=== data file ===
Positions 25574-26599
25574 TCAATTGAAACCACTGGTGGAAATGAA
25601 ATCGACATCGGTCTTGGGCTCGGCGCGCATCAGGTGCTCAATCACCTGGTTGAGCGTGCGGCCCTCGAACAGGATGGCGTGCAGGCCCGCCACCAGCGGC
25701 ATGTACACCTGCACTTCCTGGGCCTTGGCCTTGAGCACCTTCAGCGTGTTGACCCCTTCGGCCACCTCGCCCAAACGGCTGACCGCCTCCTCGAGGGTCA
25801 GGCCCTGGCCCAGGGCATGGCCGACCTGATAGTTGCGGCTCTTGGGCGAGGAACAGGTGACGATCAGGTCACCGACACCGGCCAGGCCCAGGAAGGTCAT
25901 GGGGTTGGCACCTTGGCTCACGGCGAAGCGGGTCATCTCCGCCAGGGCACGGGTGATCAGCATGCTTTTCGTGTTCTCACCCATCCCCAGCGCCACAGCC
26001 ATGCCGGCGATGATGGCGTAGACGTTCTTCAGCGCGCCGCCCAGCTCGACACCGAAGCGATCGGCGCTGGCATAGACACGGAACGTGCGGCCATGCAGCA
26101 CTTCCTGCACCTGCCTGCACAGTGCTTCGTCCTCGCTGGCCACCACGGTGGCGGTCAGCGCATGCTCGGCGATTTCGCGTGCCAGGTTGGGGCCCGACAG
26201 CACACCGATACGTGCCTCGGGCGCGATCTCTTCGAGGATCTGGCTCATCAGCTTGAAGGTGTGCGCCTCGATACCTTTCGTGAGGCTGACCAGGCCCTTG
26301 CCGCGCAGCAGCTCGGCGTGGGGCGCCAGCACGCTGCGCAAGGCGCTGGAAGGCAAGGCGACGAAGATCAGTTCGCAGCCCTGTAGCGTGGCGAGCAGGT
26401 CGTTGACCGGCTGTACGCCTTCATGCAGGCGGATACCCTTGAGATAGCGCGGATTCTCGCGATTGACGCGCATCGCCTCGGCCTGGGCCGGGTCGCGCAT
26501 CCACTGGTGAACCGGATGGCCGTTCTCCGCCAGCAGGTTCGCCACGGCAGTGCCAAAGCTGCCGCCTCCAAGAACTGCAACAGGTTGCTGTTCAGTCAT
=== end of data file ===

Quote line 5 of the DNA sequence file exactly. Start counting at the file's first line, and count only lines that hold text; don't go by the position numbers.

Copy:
25801 GGCCCTGGCCCAGGGCATGGCCGACCTGATAGTTGCGGCTCTTGGGCGAGGAACAGGTGACGATCAGGTCACCGACACCGGCCAGGCCCAGGAAGGTCAT